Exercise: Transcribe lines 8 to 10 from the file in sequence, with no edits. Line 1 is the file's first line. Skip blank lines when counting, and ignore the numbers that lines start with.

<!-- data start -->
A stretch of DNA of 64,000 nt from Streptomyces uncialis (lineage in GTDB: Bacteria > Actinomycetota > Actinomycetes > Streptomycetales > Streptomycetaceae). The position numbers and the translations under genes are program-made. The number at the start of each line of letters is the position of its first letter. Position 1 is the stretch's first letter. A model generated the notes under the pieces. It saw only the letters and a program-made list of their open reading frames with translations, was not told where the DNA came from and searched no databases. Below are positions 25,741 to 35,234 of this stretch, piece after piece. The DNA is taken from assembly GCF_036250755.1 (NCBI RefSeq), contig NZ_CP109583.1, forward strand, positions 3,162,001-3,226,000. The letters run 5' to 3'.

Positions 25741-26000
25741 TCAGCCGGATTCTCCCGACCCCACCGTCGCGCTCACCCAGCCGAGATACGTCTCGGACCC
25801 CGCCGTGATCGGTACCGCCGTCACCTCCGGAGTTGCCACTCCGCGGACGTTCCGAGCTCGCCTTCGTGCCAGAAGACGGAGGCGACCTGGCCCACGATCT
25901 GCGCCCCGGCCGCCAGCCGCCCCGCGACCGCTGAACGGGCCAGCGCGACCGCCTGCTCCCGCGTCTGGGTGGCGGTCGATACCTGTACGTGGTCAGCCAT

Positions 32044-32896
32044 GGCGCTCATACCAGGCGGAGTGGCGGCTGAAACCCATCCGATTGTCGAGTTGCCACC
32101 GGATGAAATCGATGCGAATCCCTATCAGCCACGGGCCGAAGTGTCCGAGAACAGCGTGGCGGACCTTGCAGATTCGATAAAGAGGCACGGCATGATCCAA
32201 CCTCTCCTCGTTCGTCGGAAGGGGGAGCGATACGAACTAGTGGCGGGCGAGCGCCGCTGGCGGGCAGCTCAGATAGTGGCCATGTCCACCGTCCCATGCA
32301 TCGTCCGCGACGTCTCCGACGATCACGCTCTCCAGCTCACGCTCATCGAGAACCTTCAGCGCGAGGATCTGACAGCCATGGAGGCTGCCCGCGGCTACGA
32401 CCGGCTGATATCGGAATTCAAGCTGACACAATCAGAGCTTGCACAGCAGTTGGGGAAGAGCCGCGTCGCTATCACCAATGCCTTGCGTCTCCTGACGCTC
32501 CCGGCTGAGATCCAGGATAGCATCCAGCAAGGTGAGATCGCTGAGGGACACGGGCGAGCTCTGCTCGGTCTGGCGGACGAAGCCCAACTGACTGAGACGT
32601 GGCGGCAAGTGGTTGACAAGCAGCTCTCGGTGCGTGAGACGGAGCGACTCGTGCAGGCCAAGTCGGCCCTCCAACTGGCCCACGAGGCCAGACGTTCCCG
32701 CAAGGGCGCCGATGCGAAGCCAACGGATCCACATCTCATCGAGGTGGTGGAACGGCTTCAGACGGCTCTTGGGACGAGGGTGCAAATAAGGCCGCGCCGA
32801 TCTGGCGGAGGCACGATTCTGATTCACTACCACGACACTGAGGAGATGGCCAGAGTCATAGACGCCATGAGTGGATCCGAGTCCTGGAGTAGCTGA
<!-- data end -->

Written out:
32101 GGATGAAATCGATGCGAATCCCTATCAGCCACGGGCCGAAGTGTCCGAGAACAGCGTGGCGGACCTTGCAGATTCGATAAAGAGGCACGGCATGATCCAA
32201 CCTCTCCTCGTTCGTCGGAAGGGGGAGCGATACGAACTAGTGGCGGGCGAGCGCCGCTGGCGGGCAGCTCAGATAGTGGCCATGTCCACCGTCCCATGCA
32301 TCGTCCGCGACGTCTCCGACGATCACGCTCTCCAGCTCACGCTCATCGAGAACCTTCAGCGCGAGGATCTGACAGCCATGGAGGCTGCCCGCGGCTACGA